Saturday, October 10, 2009

Regional Candidates

The PS will name the candidates who will head its lists in upcoming regional elections. Here are the names:

Samedi 10 octobre, devraient être investis Jacques Bigot (Alsace), Alain Rousset (Aquitaine), René Souchon (Auvergne), Laurent Beauvais (Basse-Normandie), François Patriat (Bourgogne), Jean-Yves Le Drian (Bretagne), François Bonneau (Centre), Jacques Meyer (Champagne-Ardenne), Emmanuelle De Gentili (Corse), Marie-Guitte Dufay (Franche-Comté), Alain Le Vern (Haute-Normandie), Jean-Paul Huchon (Ile-de-France), Jean-Paul Denanot (Limousin), Jean-Pierre Masseret (Lorraine), Martin Malvy (Midi-Pyrénées), Daniel Percheron (Nord-Pas de Calais), Jacques Auxiette (Pays de la Loire), Claude Gewerc (Picardie), Michel Vauzelle (PACA), Ségolène Royal (Poitou-Charentes), Jean-Jack Queyranne (Rhône-Alpes), Victorin Lurel (Guadeloupe) et Léon Jean-Baptiste-Edouard (Guyane).


Now, it's interesting to me how few of these names are well-known (or known at all) at the national level. Not the least of the paradoxes of the PS is its strength at the local level (it controls 18 of 22 regions) and weakness, not to say disintegration, at the national level. One would think that strong regional leaders would also be presences on the national scene. Except for Royal, this is not the case. National leaders double as deputies and mayors but not as regional heads. From a US perspective, where most presidential candidates are drawn from the ranks of senators and governors, this looks very odd. Do any of you political scientists out there have a ready explanation?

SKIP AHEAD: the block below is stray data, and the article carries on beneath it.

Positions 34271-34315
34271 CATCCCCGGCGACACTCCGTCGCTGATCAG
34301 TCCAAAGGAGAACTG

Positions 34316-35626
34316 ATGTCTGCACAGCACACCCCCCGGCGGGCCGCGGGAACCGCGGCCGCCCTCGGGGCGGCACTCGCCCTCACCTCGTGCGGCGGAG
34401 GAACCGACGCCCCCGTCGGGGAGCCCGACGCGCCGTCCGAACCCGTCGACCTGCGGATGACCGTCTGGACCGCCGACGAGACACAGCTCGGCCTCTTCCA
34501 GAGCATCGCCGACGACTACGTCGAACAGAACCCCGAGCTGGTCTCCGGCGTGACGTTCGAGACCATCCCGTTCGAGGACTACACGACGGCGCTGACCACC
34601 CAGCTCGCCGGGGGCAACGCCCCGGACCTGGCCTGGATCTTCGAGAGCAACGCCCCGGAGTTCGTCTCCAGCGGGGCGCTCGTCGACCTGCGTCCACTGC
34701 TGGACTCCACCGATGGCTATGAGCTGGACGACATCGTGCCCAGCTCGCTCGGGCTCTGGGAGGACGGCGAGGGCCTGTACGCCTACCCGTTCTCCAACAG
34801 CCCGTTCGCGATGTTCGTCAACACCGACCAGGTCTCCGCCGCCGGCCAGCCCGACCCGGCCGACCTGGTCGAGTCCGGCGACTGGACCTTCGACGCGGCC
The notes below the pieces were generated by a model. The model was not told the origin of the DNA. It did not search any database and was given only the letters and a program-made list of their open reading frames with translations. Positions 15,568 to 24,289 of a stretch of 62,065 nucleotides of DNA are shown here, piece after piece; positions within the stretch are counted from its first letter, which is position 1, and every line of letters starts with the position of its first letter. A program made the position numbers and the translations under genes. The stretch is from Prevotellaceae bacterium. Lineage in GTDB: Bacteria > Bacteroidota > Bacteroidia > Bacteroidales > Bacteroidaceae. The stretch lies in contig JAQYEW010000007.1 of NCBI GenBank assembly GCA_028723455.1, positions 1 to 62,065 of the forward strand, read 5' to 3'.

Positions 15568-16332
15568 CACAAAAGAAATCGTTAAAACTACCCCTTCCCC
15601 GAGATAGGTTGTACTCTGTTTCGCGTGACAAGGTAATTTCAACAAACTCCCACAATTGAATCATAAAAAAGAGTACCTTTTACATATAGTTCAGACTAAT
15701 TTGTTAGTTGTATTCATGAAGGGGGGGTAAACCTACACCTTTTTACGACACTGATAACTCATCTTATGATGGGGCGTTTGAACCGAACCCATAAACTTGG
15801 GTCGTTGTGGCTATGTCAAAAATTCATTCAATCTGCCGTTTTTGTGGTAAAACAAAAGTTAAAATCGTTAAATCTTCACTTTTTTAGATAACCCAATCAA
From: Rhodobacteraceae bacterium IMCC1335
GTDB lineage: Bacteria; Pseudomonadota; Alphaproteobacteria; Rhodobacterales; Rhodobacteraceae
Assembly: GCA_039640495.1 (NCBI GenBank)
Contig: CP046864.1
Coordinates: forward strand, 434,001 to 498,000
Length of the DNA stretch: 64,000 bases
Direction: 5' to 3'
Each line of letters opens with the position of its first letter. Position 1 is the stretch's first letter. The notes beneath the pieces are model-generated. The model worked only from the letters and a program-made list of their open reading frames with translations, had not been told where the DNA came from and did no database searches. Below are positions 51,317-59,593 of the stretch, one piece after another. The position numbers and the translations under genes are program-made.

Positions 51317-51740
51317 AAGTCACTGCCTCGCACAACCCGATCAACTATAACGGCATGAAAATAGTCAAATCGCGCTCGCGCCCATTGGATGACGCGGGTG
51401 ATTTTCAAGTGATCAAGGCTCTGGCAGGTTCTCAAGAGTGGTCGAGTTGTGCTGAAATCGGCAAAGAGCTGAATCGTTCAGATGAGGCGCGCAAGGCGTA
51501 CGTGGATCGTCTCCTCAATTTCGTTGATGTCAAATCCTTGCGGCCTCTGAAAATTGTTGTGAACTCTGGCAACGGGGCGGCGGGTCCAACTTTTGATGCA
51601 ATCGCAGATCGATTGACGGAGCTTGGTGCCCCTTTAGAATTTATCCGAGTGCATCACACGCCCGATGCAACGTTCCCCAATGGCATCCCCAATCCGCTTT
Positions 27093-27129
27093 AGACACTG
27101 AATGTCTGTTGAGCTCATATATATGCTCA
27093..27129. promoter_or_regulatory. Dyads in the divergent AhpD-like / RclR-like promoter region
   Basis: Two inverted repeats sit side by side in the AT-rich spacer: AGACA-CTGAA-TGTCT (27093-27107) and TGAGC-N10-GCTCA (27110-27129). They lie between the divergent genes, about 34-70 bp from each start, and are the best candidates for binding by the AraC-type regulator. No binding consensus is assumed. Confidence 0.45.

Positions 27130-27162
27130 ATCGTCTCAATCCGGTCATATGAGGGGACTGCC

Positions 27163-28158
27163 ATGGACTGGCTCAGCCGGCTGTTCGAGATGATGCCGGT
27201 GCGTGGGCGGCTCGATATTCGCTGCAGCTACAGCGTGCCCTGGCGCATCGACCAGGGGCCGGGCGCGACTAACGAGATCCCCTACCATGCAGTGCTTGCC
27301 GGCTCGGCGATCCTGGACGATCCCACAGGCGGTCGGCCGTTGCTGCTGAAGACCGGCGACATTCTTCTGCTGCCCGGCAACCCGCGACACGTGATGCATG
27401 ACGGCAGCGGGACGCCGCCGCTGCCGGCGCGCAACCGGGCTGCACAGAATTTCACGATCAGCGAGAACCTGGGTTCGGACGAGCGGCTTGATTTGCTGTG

2 comments:

Unknown said...

My explanation would be that regions are rather new entities (1982) and so far they wild little power as the 'decentralisation' has not fully happened yet.

The Assemblée and to a lesser extent the Sénat are where it's at!

The 'famous' politician that also seat in Conseil Régionaux are mostly senators who need a local base (élus locaux are the ones who vote for them) but do not have a 'fief'-city. If they can, they'd rather be sénateur-maire or député-maire.

It often happens when a celebrity politician is 'parachuté' and needs a local legitimation. e.g. Jack Lang who lost the Mairie of Blois and needed somewhere to land. He chose the very socialist Région Nord Pas-De-Calais and got a seat in the Conseil Régional. He would show up from time to time in the commission he was heading and would leave 10mn after, hopping on the TGV back to Paris.

But usually they don't want to head the Région because it's a lot of work and exposure for very little political gain. And it would be harder to cumulate with a legislative seat.

Royal's case is a new thing, she was also parachuted but took time to build her local base. Maybe it will be more like that as régions gain more power.

Antonin & Damia said...

Another thing is that there is no press of note at the level of regions : whereas the US has well defined media markets where state politicians can appear on local channels, newspapers, radio station, in France the equivalent media is very rare ; all TV is national, and the "regional" newspapers are localised to the city level, not to the region level. There's no real forum for regional heads to be heard.

Also, a state governor will also rule on all matters, from executions to various bits of local legislation which have much impacts on the daily lives of citizens ; Regions have a much narrower field of activities.